In Search of the 200 Day Moving Average
The “sideways” pattern in place for stock markets since the peak in January 2018 remains valid.
The pastel clouds drawn in the charts below give a short term and long term visual representation of what I am using to define this pattern for both the S&P 500 and the TSX Comp.
S&P500 Short term view:
S&P500 Long Term View:
TSX Short Term View:
TSX Comp Long Term View:
One could argue the TSX Comp has been sideways for 10 years, but that is another story for another editorial.
The primary outcome focus remains BULLISH since both markets are above their respective 200 day moving average lines (blue on the charts).
The even lower interest rates expected lead me to the following “rough” targets for the S&P500 and TSX Comp: 3600 on the S&P 500 and 19,270 for the TSX Comp before the end of 2020.
The BEARISH secondary focus would only come into play IF the two stock indexes drop below the 200 day moving averages.
But even the BEARISH outlook has been tempered in expectation of central banks being quick to cut interest rates to halt any market decline.
For the present time the technical outlook requires mostly patience. Let these patterns resolve themselves in coming weeks and months.
US/China Trade Talks
The reason I have not spent much time writing about the US/China trade talks is there is really no way to “handicap” an outcome from the negotiations.
Ben Hunt of Epsilon Theory made the statement months ago, “Trying to forecast the results of the trade talks is like guessing the winner in a game of Chicken.” (You know, the game where two cars drive directly at each other in the same lane and the first person to swerve out of the lane is the “chicken”).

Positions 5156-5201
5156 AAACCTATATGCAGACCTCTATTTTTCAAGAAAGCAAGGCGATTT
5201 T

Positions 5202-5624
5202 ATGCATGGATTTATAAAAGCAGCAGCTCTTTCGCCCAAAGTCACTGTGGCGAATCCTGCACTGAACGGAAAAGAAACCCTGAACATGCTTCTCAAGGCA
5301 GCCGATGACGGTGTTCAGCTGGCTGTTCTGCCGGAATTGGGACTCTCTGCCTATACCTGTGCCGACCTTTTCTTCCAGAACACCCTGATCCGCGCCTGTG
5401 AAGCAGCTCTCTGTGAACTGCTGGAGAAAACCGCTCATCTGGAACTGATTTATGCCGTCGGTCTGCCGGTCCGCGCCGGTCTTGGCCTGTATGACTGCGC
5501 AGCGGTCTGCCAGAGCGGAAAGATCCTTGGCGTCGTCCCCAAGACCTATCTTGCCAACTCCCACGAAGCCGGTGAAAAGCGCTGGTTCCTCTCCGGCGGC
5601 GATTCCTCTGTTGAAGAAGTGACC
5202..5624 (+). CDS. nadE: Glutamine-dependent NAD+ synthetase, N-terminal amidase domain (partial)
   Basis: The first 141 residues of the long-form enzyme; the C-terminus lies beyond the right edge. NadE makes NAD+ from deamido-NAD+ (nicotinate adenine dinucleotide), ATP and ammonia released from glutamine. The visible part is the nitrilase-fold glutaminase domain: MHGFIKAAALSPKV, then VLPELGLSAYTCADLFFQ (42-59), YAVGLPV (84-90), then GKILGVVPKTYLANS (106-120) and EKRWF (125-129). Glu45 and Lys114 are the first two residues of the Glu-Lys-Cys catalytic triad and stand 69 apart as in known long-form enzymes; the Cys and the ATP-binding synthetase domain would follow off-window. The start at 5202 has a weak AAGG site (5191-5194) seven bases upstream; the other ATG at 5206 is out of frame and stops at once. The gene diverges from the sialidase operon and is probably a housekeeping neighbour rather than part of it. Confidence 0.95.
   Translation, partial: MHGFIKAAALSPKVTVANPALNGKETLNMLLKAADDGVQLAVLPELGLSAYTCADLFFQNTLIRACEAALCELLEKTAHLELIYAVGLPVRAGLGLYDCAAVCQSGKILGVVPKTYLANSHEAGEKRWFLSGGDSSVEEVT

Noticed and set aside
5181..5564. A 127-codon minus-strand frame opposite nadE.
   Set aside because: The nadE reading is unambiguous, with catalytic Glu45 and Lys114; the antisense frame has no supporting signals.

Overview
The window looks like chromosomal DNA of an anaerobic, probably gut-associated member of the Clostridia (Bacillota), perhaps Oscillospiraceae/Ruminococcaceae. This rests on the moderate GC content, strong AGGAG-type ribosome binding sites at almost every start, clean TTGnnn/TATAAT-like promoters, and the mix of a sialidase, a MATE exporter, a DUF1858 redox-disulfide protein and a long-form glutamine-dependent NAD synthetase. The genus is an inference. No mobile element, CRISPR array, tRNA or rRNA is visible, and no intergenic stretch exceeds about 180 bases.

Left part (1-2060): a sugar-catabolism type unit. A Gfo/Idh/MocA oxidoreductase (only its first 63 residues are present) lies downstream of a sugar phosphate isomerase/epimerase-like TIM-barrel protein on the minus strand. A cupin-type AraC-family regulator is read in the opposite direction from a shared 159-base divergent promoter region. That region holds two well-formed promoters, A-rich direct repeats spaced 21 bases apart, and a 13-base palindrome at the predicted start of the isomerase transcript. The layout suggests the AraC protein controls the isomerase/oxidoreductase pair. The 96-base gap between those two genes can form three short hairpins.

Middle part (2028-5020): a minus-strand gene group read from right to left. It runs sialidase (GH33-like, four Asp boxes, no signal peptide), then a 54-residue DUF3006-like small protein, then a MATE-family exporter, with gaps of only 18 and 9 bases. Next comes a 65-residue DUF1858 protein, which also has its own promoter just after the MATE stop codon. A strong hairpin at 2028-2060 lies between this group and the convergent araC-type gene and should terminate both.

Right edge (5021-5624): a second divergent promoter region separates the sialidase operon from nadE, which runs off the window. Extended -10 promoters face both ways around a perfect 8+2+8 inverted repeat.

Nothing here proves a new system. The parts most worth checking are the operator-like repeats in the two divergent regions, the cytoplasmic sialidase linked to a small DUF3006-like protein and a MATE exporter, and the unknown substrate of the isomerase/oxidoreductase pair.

This example maybe a bit extreme but worth considering…
My expectation for the US/China trade deal was and continues to be for some kind of “agreement in principle” to be announced that does not go far enough to address the real issues that were originally on the table to be solved.
I’m sticking with that perspective.
The headlines and Tweets continue to try to keep everyone believing a meaningful deal is still possible. I guess anything is possible, but the chances of a meaningful deal taking place now are lower than they were three weeks ago with all parties stepping back from the process.
Again, we are just watching and waiting for some certainty.
Canadian Real Estate
There are a number of signs of stability showing up in the Canadian real estate statistics.
A quick review is in order.
As interest rates were increased during 2016 and 2017, real estate in Canada was weakening…significantly in sales volume and moderately in price.
The government “Stress Tests” compounded the challenges for Canadians buying real estate to the point that by the end of 2018 there was a significant risk of a large decline in prices to match the declines in sales volume.
But since the beginning of the year the markets have slowly improved in tone aided and abetted by the declining trend in interest rates profiled in the lower window below.
Let’s take a closer look at the data in the chart above:
In the lower window, the yield on the 1 year Government of Canada Bond in black on the right scale.
In the lower window, the yield on the 10 year Government of Canada Bond in blue on the left scale.
In the top window the yield difference between the 10 year yield and the 1 year yield. (Note, it is now a negative number which means the yield curve is “inverted”).
The lower interest rates are welcome news for overly indebted Canadians. As a matter of fact, the first green shoots of Canadians ramping up their levels of debt even higher are showing in the most recent data.
Please note, if interest rates fall another 50% from the present levels in the coming three years (which I totally expect), real estate prices will be well supported with floating mortgage rates maybe falling to the 1.4% to 1.65% range.
This forecast needs more time to play out. April, May, and June are the strongest months of the year for real estate sales so it might just be seasonal factors making the “bottom” for real estate look plausible.
That said, much lower interest rates might be just enough to get people excited again and ready to take the plunge on purchases. The lower rates will definitely get investors looking around for alternatives when they can only get 1% to 1.75% on their GIC investments and bonds.
The world changed in January 2019. This is another example of the change that was make.